Clinical and Research News
Brain Enzyme Increase Linked to Addiction
Psychiatric News
Volume 36 Number 9 page 33-33

New research indicates that repeated exposure to cocaine causes a change in the way genes in brain cells work, leading to altered levels of specific brain proteins that modulate levels of the neurotransmitter dopamine. The process may underlie addiction to cocaine, as well as other drugs of abuse.

The multisite study, headed by Paul Greengard, Ph.D., the Vincent Astor Professor and head of the Laboratory of Molecular and Cellular Neuroscience at the Rockefeller University, combined behavioral and biochemical methods to show that an enzyme known as cyclin-dependent kinase 5 (Cdk5) regulates the action of chronic cocaine in the brain. Greengard shared the 2000 Nobel Prize for his discovery of how dopamine exerts its actions in the nervous system. The current research appeared in the March 15 issue of Nature.

Greengard and James Bibb, Ph.D., a research associate at Rockefeller, led a team of researchers in showing that Cdk5, an enzyme present in normal brain tissue, increases in concentration with repeated exposure to cocaine in an attempt to counteract the cocaine’s stimulant effects. Cocaine had previously been shown to enhance dopamine-mediated nerve signals through blocking the reuptake of dopamine at axon terminals.

The Rockefeller team found that exposure to cocaine causes genes in the neurons to churn out more of delta-FosB, a protein that in turn triggers an increase in Cdk5. As Cdk5 increases and blocks the stimulant effects of the cocaine, more cocaine is needed to cause the "high" associated with the drug’s abuse, leading an addicted individual to seek more cocaine to achieve the same effect.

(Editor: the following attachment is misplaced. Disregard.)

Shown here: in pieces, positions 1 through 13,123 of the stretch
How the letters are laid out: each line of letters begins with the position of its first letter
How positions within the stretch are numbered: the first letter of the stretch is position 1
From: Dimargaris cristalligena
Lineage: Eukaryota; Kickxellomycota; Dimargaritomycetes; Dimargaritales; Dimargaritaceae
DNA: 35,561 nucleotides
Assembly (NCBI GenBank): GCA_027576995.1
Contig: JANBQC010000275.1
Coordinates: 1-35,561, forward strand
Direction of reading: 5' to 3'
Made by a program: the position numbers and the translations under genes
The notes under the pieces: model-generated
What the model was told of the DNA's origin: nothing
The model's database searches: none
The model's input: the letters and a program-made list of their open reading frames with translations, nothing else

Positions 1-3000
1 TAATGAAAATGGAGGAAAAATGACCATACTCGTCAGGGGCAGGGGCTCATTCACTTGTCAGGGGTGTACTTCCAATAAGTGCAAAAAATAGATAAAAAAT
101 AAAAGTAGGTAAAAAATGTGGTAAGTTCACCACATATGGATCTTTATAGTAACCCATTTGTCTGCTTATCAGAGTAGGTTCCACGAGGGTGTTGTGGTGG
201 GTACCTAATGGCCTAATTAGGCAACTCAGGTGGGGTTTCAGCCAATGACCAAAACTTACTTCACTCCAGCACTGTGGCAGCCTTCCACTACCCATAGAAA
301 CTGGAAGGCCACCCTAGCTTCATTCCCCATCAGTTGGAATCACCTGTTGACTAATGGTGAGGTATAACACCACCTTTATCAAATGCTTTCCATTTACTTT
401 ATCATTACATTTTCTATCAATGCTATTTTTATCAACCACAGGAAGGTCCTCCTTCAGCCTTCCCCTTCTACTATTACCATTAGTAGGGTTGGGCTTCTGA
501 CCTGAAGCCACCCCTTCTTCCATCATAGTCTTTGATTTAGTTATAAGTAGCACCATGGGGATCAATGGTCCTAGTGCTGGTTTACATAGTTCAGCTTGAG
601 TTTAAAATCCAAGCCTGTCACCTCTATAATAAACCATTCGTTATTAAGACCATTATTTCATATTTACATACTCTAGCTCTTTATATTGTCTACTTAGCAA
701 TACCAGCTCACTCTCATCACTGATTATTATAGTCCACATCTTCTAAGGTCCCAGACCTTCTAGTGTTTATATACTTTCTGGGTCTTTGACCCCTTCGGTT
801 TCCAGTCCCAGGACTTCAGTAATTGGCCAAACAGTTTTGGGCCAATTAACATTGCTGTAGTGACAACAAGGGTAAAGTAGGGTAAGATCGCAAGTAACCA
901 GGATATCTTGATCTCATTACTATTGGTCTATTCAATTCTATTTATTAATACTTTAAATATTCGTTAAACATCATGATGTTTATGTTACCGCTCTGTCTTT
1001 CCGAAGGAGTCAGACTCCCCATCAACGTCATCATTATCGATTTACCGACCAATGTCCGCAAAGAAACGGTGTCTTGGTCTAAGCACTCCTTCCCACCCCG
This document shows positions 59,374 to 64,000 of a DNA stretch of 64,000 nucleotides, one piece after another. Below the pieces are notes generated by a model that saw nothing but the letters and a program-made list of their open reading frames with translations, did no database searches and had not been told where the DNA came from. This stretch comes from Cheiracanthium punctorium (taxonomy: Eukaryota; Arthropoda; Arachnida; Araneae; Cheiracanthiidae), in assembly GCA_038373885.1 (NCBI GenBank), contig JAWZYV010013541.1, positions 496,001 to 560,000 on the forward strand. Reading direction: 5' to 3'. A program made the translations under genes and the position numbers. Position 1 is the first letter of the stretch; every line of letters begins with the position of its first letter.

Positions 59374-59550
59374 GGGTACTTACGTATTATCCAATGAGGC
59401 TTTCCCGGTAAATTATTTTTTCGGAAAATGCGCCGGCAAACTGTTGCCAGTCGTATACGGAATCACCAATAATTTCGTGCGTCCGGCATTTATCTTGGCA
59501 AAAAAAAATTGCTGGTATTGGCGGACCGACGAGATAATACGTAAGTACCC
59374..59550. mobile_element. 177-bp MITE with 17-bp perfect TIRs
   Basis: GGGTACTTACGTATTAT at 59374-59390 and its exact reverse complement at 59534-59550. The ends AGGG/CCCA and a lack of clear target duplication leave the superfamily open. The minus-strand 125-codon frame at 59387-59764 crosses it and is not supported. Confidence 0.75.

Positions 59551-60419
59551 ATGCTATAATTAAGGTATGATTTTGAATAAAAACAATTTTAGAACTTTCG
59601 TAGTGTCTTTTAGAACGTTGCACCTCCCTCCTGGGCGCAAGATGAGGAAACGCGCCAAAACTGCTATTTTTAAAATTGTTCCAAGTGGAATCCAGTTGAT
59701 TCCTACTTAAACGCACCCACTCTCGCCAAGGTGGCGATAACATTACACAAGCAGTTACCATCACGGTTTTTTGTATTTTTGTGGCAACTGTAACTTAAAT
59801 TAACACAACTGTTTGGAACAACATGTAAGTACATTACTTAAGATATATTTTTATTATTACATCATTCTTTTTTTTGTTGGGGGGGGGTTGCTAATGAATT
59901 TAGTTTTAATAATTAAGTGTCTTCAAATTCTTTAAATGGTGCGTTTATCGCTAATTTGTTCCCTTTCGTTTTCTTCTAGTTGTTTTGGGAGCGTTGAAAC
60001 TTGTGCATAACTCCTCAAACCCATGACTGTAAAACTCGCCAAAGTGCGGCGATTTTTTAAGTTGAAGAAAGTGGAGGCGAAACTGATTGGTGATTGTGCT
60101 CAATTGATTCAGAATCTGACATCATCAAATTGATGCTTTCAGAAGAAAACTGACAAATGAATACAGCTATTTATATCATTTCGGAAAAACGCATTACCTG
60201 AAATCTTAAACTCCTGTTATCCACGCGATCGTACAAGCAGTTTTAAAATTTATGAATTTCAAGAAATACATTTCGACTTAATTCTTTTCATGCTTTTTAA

"This research provides valuable insight into the step-by-step molecular adaptations that the brain makes in response to drugs," said Alan I. Leshner, Ph.D., director of the National Institute on Drug Abuse, which funded the research. "These adaptations result in long-term changes at the cellular level that are involved in the development of addiction."

Charles Ouimet, Ph.D., a professor of psychology and neuroscience at the University of Florida, who was on Greengard’s team, agreed. "This study gets us one step closer to understanding the process by which addiction happens and the mechanisms you might use to tap into and interfere with the process. Ultimately, we may be able to develop pharmaceutical agents that could help treat cocaine addiction, much in the way that we use methadone to treat heroin addiction."

The study is among the first to show the effects of chronic cocaine use on the brain’s enzymes, according to Oiumet.

"I suspect, as do others," Oiumet concluded, "that similar mechanisms could be in place with other addictions. If we could find that out, we could help a lot of people."

An abstract of the article, "Effects of Chronic Exposure to Cocaine are Regulated by the Neuronal Protein Cdk5," is available on the Web at www.nature.com by searching on the title.

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